• Mary considers herself blessed, and she is blessed – but it’s with a blessing that doesn’t look like one in the eyes of the world. In our day being pregnant before marriage is no big deal. But in her day it was a giant deal. Women, much less girls, didn’t count for much. They didn’t have a career path, or education to point to for their value. What a 14-year old girl did have was her virginity. It was a badge of honor so to speak. That, in the eyes of the world, is going to be taken from her – and that is going to put Mary at risk. There’s the risk of losing social standing, the risk of being cut off from family relationships and other social blessings. And there’s the real risk that Joseph may exercise his right to have her stoned to death. Some blessing! But as I look over the entire Bible, it seems to me that God’s blessing does not come without risk.
  • Nevertheless Mary considers herself blessed, so much so she sings about it. How so in the face of the risks she’s taking by saying “yes” to God? Because what she’s received she sees as so far more valuable than social standing that to her, she’s losing nothing.
  • Look at the character of God Mary sings about – vv. 49-50. God is mighty, holy, and merciful. I’m going to say more about that on Sunday, but consider this: those three attributes must come together if we’re ever going to be saved. God is holy enough that we need saving; mighty enough to actually save us, merciful enough to want to do it.
  • The actions of God – notice all the reversals: rich to poor, low to exalted, full to empty, empty to full. Where are you in your life? Got it made? It’s all goooood? Careful – God’s gonna knock you down. Or are you sick of yourself, aware of not only your need but the desperation of your need? Good news, then: He’s gonna pick you up, lift you up, fill you up.
  • Finally, what’s Mary singing about? The gospel – the good news that comes from outside of us, for us; that reveals that we are far more needy than we ever thought, far more loved than we ever imagined.

Sing it Mary!

This Sunday Dec. 2: Advent 1

When we first starting planning Advent, I thought about a series on the Psalms – there are several particular Psalms assigned to Advent and I thought it might be good for us to explore them. In discussing it with my worship team, however, it seemed to them exceedingly strange not to have the gospel readings on Sundays. After further discussion, we came up with the idea of looking at the songs in Luke 1 – Zecharaiah’s and Mary’s – and pair those readings up with an appropriate Psalm.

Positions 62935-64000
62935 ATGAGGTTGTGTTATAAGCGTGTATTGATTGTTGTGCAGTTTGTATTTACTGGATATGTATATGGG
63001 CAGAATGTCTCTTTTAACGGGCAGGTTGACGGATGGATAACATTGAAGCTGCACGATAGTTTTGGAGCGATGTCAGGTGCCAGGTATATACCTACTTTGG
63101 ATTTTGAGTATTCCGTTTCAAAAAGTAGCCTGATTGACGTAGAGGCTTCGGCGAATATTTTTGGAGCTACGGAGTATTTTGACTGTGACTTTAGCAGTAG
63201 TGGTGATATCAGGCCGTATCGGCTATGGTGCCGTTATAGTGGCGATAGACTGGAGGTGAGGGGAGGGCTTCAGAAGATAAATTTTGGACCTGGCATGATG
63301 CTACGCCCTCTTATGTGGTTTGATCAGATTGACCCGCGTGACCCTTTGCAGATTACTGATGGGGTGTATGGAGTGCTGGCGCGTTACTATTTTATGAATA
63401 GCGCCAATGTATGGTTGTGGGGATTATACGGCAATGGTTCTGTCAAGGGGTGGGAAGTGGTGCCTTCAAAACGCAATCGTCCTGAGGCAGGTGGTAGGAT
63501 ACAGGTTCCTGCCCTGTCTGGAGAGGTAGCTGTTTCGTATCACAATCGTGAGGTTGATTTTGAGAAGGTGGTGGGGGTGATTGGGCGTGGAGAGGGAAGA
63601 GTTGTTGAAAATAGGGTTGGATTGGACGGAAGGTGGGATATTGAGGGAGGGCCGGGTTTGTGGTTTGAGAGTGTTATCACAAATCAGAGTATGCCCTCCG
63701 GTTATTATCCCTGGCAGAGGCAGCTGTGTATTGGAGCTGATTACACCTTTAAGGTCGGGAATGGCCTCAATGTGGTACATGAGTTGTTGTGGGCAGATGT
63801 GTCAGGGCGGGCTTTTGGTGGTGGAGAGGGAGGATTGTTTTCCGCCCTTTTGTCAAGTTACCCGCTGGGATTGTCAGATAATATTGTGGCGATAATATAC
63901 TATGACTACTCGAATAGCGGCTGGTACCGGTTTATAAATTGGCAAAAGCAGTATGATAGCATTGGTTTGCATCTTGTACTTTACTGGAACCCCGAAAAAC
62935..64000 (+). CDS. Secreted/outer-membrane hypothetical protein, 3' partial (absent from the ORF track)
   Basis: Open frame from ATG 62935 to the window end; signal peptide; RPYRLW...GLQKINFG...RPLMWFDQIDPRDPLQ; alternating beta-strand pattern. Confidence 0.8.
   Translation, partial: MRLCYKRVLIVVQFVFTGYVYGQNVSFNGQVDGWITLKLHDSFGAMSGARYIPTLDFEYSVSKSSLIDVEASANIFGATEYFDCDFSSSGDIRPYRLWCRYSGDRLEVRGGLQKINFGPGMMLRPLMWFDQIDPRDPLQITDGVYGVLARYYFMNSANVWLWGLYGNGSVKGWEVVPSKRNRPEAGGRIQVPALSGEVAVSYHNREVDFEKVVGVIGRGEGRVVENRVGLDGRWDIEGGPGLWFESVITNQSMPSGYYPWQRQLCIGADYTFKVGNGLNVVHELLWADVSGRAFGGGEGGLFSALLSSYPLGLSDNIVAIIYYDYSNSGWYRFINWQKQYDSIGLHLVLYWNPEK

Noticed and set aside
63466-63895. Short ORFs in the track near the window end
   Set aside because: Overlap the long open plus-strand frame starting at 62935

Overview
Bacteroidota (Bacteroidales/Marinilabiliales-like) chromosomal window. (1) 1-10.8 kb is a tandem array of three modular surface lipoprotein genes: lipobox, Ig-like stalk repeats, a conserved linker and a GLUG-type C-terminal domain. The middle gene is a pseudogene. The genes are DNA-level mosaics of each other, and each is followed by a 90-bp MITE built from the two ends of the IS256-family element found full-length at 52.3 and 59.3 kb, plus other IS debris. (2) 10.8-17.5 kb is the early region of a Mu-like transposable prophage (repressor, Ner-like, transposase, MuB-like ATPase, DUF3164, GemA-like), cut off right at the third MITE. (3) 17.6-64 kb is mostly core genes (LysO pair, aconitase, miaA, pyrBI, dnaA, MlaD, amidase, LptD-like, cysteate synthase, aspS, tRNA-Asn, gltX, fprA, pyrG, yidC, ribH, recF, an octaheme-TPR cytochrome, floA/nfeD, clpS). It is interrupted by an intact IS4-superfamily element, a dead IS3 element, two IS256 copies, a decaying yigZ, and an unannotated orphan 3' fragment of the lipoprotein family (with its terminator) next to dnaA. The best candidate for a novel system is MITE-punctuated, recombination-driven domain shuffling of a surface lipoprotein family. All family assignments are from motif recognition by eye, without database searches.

So this Sunday’s reading is Luke 1:5-23 which will be paired with Psalm 42:

5  In the days of Herod, king of Judea, there was a priest named Zechariah, of the division of Abijah. And he had a wife from the daughters of Aaron, and her name was Elizabeth. 6 And they were both righteous before God, walking blamelessly in all the commandments and statutes of the Lord. 7 But they had no child, because Elizabeth was barren, and both were advanced in years. 8 Now while he was serving as priest before God when his division was on duty, 9 according to the custom of the priesthood, he was chosen by lot to enter the temple of the Lord and burn incense. 10 And the whole multitude of the people were praying outside at the hour of incense. 11 And there appeared to him an angel of the Lord standing on the right side of the altar of incense. 12 And Zechariah was troubled when he saw him, and fear fell upon him. 13 But the angel said to him, “Do not be afraid, Zechariah, for your prayer has been heard, and your wife Elizabeth will bear you a son, and you shall call his name John. 14 And you will have joy and gladness, and many will rejoice at his birth, 15 for he will be great before the Lord. And he must not drink wine or strong drink, and he will be filled with the Holy Spirit, even from his mother’s womb. 16 And he will turn many of the children of Israel to the Lord their God, 17 and he will go before him in the spirit and power of Elijah, to turn the hearts of the fathers to the children, and the disobedient to the wisdom of the just, to make ready for the Lord a people prepared.” 18 And Zechariah said to the angel, “How shall I know this? For I am an old man, and my wife is advanced in years.” 19 And the angel answered him, “I am Gabriel. I stand in the presence of God, and I was sent to speak to you and to bring you this good news. 20 And behold, you will be silent and unable to speak until the day that these things take place, because you did not believe my words, which will be fulfilled in their time.” 21 And the people were waiting for Zechariah, and they were wondering at his delay in the temple. 22 And when he came out, he was unable to speak to them, and they realized that he had seen a vision in the temple. And he kept making signs to them and remained mute. 23 And when his time of service was ended, he went to his home.